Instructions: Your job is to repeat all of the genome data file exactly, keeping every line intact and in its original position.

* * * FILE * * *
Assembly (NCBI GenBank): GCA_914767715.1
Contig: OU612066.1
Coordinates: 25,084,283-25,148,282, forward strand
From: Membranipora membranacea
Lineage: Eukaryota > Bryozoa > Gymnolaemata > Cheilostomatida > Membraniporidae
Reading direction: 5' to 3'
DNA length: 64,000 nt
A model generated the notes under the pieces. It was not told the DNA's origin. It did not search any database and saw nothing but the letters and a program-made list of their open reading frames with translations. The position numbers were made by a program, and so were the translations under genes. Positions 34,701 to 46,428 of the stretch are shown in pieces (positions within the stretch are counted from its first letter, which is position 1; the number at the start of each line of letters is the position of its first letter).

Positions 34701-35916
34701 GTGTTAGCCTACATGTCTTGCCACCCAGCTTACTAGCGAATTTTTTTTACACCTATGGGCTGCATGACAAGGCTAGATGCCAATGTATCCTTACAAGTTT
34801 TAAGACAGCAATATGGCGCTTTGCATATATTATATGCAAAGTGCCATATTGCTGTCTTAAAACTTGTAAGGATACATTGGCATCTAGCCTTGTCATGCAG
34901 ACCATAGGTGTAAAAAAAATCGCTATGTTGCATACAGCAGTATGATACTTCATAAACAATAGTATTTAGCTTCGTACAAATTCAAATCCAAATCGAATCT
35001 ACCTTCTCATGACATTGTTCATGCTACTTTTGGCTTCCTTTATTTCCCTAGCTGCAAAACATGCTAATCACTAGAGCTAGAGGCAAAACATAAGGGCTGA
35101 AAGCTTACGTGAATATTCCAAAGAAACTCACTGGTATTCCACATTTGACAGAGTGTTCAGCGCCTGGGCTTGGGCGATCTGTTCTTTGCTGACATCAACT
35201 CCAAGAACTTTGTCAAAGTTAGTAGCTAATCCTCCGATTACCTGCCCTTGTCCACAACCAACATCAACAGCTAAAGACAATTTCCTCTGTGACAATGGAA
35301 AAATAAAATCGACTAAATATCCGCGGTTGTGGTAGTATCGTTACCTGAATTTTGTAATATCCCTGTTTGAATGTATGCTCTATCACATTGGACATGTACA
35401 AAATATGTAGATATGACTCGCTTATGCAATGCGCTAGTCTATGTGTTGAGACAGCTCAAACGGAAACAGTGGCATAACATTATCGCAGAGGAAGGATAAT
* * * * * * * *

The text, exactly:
Assembly (NCBI GenBank): GCA_914767715.1
Contig: OU612066.1
Coordinates: 25,084,283-25,148,282, forward strand
From: Membranipora membranacea
Lineage: Eukaryota > Bryozoa > Gymnolaemata > Cheilostomatida > Membraniporidae
Reading direction: 5' to 3'
DNA length: 64,000 nt
A model generated the notes under the pieces. It was not told the DNA's origin. It did not search any database and saw nothing but the letters and a program-made list of their open reading frames with translations. The position numbers were made by a program, and so were the translations under genes. Positions 34,701 to 46,428 of the stretch are shown in pieces (positions within the stretch are counted from its first letter, which is position 1; the number at the start of each line of letters is the position of its first letter).

Positions 34701-35916
34701 GTGTTAGCCTACATGTCTTGCCACCCAGCTTACTAGCGAATTTTTTTTACACCTATGGGCTGCATGACAAGGCTAGATGCCAATGTATCCTTACAAGTTT
34801 TAAGACAGCAATATGGCGCTTTGCATATATTATATGCAAAGTGCCATATTGCTGTCTTAAAACTTGTAAGGATACATTGGCATCTAGCCTTGTCATGCAG
34901 ACCATAGGTGTAAAAAAAATCGCTATGTTGCATACAGCAGTATGATACTTCATAAACAATAGTATTTAGCTTCGTACAAATTCAAATCCAAATCGAATCT
35001 ACCTTCTCATGACATTGTTCATGCTACTTTTGGCTTCCTTTATTTCCCTAGCTGCAAAACATGCTAATCACTAGAGCTAGAGGCAAAACATAAGGGCTGA
35101 AAGCTTACGTGAATATTCCAAAGAAACTCACTGGTATTCCACATTTGACAGAGTGTTCAGCGCCTGGGCTTGGGCGATCTGTTCTTTGCTGACATCAACT
35201 CCAAGAACTTTGTCAAAGTTAGTAGCTAATCCTCCGATTACCTGCCCTTGTCCACAACCAACATCAACAGCTAAAGACAATTTCCTCTGTGACAATGGAA
35301 AAATAAAATCGACTAAATATCCGCGGTTGTGGTAGTATCGTTACCTGAATTTTGTAATATCCCTGTTTGAATGTATGCTCTATCACATTGGACATGTACA
35401 AAATATGTAGATATGACTCGCTTATGCAATGCGCTAGTCTATGTGTTGAGACAGCTCAAACGGAAACAGTGGCATAACATTATCGCAGAGGAAGGATAAT